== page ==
A

Composition of polymer matrix phase

Two-phase region

Composition of membrane pore phase 0

80 60 20 40 Solution composition (% of solvent)

100

Fig. 6. Phase diagram showing the composition pathway traveled by the casting solution during precipitation by cooling. Point A represents the initial temperature and composition of the casting solution. The cloud point is the point of fast precipitation. In the two-phase region tie lines linking the precipitated polymer phase and the suspended liquid phase are shown.

A schematic diagram of the polymer precipitation process is shown in Figure 7. The hot polymer solution is cast onto a water-cooled chill roll, which cools the solution, causing the polymer to precipitate. The precipitated film is passed through an extraction tank containing methanol, ethanol, or isopropanol to remove the solvent. Finally, the membrane is dried, sent to a laser inspection station, trimmed and rolled up. The process shown in Figure 7 is used to make flat-sheet membranes. The preparation of hollow-fiber membranes by the same general technique has also been described. Polymer solution preparation Water-cooled casting roll

Membrane inspection Extraction and after-treatment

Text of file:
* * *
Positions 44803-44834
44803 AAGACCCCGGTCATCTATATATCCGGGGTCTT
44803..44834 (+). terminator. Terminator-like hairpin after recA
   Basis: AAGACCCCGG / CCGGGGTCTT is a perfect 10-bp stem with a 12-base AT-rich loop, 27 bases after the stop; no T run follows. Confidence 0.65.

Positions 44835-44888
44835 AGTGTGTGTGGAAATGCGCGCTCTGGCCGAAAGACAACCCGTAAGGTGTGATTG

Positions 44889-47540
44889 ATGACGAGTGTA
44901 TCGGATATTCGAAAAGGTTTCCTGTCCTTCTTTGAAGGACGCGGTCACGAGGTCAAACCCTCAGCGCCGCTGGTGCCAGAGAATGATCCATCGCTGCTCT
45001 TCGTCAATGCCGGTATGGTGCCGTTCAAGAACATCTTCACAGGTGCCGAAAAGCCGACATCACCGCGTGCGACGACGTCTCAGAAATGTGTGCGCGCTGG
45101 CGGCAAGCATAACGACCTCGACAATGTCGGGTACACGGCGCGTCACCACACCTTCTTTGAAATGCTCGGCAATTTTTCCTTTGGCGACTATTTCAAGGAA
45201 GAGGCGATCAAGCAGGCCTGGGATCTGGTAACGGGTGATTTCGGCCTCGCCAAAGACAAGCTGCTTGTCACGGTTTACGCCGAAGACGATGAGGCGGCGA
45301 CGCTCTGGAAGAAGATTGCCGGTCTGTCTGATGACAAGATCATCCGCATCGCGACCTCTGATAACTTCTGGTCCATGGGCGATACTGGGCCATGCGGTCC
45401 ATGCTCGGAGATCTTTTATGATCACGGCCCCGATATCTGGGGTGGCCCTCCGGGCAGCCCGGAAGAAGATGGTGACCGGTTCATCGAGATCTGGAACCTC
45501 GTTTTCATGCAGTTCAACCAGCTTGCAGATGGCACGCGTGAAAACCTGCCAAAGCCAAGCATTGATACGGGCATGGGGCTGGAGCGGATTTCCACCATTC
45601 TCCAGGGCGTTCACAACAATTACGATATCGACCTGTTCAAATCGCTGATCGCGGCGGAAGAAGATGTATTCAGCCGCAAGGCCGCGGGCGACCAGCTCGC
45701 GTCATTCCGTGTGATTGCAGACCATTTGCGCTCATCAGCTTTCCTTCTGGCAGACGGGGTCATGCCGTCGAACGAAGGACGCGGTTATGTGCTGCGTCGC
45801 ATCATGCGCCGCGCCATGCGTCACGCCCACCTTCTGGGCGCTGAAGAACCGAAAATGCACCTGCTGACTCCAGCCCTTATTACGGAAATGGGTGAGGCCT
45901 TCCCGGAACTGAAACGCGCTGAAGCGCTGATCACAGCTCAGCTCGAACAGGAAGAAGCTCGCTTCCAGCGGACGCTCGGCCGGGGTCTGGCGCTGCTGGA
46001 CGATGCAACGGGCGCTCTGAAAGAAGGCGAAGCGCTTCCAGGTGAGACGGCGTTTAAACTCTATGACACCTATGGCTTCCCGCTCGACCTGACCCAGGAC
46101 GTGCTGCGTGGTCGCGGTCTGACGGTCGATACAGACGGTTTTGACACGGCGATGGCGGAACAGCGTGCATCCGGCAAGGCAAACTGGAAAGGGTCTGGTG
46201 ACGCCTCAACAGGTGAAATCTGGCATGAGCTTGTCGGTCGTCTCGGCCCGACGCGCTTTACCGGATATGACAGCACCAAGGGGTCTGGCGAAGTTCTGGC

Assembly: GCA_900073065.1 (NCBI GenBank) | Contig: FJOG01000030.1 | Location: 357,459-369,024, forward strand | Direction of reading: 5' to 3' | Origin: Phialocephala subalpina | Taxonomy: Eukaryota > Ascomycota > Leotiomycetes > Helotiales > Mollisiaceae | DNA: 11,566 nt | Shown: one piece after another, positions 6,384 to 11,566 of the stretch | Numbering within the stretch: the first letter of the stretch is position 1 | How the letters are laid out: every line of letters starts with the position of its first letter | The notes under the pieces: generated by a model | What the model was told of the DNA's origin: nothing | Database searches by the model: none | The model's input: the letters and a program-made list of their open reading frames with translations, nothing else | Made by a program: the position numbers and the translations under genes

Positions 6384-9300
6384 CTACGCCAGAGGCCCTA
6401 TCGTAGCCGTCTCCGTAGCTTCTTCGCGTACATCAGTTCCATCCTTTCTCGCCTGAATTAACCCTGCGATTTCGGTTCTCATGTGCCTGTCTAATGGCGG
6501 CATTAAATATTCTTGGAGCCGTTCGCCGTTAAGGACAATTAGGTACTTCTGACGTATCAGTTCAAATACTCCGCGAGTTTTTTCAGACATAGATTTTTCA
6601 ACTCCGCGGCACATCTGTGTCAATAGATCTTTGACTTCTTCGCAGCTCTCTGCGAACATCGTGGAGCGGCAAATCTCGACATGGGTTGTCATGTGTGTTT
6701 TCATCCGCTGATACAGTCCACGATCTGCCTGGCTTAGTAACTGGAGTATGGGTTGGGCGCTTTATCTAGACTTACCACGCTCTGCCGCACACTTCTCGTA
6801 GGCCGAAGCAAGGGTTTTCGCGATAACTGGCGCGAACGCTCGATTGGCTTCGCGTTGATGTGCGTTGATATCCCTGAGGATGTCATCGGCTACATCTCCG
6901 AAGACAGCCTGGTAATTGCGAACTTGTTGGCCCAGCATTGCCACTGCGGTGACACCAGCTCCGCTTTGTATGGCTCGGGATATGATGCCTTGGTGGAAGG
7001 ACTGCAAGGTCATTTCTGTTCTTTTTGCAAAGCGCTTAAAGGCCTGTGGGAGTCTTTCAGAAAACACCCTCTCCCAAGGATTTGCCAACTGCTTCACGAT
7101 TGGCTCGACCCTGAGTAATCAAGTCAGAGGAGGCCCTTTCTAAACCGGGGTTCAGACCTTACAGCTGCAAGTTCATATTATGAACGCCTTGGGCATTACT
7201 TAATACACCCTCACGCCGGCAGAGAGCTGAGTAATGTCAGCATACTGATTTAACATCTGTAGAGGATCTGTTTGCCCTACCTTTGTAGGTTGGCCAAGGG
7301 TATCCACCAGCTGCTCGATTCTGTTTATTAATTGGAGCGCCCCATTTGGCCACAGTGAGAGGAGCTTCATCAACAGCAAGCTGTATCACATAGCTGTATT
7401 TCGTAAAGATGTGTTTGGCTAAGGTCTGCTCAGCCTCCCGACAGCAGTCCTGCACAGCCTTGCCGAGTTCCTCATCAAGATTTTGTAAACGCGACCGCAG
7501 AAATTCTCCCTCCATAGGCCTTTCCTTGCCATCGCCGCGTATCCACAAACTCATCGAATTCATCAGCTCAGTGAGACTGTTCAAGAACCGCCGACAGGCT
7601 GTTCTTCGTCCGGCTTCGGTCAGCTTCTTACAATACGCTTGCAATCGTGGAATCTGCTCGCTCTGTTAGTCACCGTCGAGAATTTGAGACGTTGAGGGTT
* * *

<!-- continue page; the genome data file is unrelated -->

Drying

Take-up

Solvent Solvent recovery

Extraction liquid

Fig. 7. Equipment to prepare microporous membranes by the polymer precipitation by cooling technique. Reprinted from Ref. 20, Copyright 1985, with permission American Chemical Society.

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Polymer Precipitation by Solvent Evaporation. This technique was one of the earliest methods of making microporous membranes (1–4). In the simplest form of the method, a polymer is dissolved in a two-component solvent mixture consisting of a volatile solvent, such as acetone, in which the polymer is readily soluble, and a less volatile nonsolvent, typically water or an alcohol. The polymer solution is cast onto a glass plate. As the volatile solvent evaporates, the casting solution is enriched in the nonvolatile nonsolvent. The polymer precipitates, forming the membrane structure. The process can be continued until the membrane has completely formed, or it can be stopped, and the membrane structure fixed, by immersing the cast film into a precipitation bath of water or other nonsolvent. Scanning electron micrographs of some membranes made by this process are shown in Figure 8 (23). Many factors determine the porosity and pore size of membranes formed by the solvent evaporation method. The average size of the nonsolvent droplets held in the polymer casting solution increases during the evaporation process. As Figure 8 shows, if the membrane is immersed in a nonsolvent after a short

Fig. 8. Scanning electron micrographs of the bottom surface of cellulose acetate membranes cast from a solution of acetone (volatile solvent) and 2-methyl-2,4-pentanediol (nonvolatile solvent). The evaporation time before the structure is fixed by immersion in water is shown. Reprinted from Ref. 23, Copyright 1974, with permission from Elsevier Science.